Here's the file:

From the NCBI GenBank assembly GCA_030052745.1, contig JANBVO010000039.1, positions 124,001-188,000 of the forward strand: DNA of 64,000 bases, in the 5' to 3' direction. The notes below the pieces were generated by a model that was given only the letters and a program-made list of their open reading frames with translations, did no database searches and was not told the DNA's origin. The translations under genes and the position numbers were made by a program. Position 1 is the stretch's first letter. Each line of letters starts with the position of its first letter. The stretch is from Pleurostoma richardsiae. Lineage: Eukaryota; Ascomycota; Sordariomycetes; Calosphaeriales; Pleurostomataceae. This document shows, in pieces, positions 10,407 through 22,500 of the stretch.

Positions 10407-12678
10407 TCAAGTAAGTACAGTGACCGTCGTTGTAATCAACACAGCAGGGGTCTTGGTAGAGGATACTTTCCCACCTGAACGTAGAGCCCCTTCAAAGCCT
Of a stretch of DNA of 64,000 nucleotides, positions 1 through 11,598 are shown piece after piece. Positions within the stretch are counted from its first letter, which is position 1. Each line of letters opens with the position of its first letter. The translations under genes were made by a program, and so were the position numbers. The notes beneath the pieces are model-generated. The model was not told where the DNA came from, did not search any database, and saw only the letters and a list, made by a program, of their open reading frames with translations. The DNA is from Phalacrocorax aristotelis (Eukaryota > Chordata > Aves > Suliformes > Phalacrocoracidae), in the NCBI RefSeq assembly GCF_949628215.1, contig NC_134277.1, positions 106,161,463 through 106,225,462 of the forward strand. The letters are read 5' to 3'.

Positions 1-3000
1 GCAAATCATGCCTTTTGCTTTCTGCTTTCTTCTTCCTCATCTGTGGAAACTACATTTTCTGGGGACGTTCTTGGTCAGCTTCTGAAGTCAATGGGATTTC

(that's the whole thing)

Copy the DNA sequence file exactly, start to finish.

From the NCBI GenBank assembly GCA_030052745.1, contig JANBVO010000039.1, positions 124,001-188,000 of the forward strand: DNA of 64,000 bases, in the 5' to 3' direction. The notes below the pieces were generated by a model that was given only the letters and a program-made list of their open reading frames with translations, did no database searches and was not told the DNA's origin. The translations under genes and the position numbers were made by a program. Position 1 is the stretch's first letter. Each line of letters starts with the position of its first letter. The stretch is from Pleurostoma richardsiae. Lineage: Eukaryota; Ascomycota; Sordariomycetes; Calosphaeriales; Pleurostomataceae. This document shows, in pieces, positions 10,407 through 22,500 of the stretch.

Positions 10407-12678
10407 TCAAGTAAGTACAGTGACCGTCGTTGTAATCAACACAGCAGGGGTCTTGGTAGAGGATACTTTCCCACCTGAACGTAGAGCCCCTTCAAAGCCT
Of a stretch of DNA of 64,000 nucleotides, positions 1 through 11,598 are shown piece after piece. Positions within the stretch are counted from its first letter, which is position 1. Each line of letters opens with the position of its first letter. The translations under genes were made by a program, and so were the position numbers. The notes beneath the pieces are model-generated. The model was not told where the DNA came from, did not search any database, and saw only the letters and a list, made by a program, of their open reading frames with translations. The DNA is from Phalacrocorax aristotelis (Eukaryota > Chordata > Aves > Suliformes > Phalacrocoracidae), in the NCBI RefSeq assembly GCF_949628215.1, contig NC_134277.1, positions 106,161,463 through 106,225,462 of the forward strand. The letters are read 5' to 3'.

Positions 1-3000
1 GCAAATCATGCCTTTTGCTTTCTGCTTTCTTCTTCCTCATCTGTGGAAACTACATTTTCTGGGGACGTTCTTGGTCAGCTTCTGAAGTCAATGGGATTTC